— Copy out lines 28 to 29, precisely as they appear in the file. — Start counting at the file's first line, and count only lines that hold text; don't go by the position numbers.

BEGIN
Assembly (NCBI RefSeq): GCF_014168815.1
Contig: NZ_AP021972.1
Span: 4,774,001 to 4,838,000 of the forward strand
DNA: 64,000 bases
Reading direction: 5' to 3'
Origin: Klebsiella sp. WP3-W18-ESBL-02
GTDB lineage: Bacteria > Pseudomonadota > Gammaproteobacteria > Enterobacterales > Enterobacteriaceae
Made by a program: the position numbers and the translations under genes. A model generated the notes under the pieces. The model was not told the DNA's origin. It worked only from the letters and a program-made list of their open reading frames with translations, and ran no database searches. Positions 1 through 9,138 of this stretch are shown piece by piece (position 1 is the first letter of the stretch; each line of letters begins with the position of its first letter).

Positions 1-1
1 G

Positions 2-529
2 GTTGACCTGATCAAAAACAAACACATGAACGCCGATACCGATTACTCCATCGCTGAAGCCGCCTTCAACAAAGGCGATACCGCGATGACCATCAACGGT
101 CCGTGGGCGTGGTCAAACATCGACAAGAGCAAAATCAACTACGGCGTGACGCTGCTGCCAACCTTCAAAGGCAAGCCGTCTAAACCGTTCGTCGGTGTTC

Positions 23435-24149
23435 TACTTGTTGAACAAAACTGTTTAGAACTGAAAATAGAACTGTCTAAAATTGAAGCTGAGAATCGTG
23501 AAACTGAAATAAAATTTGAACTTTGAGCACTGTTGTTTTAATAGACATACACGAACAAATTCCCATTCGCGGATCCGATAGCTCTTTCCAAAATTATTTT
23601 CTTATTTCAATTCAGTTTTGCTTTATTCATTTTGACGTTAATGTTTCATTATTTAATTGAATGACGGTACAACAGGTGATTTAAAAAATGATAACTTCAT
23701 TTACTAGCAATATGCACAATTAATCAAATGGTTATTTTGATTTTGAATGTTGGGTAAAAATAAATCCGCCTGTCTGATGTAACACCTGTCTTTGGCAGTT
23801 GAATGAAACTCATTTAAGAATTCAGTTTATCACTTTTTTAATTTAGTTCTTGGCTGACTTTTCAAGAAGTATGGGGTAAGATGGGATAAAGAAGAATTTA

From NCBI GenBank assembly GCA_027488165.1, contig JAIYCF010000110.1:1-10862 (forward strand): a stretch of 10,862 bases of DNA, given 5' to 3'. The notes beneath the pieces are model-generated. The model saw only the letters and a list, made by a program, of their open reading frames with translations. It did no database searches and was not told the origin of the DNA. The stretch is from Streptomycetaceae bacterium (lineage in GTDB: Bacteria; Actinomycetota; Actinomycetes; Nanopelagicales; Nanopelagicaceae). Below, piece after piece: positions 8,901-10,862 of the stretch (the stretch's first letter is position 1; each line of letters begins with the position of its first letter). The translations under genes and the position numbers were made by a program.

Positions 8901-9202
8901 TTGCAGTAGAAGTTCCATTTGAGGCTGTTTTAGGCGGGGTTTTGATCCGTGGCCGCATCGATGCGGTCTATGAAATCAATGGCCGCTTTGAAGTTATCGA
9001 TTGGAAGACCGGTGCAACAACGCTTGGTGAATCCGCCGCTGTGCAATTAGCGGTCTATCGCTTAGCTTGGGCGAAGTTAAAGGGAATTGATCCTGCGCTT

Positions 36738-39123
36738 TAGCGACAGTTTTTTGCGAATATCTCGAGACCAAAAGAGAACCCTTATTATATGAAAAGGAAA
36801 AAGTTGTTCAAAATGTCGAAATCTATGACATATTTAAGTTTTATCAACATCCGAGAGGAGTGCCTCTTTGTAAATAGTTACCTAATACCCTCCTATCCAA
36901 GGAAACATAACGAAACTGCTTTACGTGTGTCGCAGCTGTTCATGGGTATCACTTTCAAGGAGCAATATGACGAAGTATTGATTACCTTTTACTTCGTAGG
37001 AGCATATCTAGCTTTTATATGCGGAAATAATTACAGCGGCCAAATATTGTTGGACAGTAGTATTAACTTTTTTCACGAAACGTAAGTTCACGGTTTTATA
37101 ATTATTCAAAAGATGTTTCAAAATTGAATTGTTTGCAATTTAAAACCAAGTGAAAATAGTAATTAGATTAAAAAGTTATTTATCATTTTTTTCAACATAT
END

37001 AGCATATCTAGCTTTTATATGCGGAAATAATTACAGCGGCCAAATATTGTTGGACAGTAGTATTAACTTTTTTCACGAAACGTAAGTTCACGGTTTTATA
37101 ATTATTCAAAAGATGTTTCAAAATTGAATTGTTTGCAATTTAAAACCAAGTGAAAATAGTAATTAGATTAAAAAGTTATTTATCATTTTTTTCAACATAT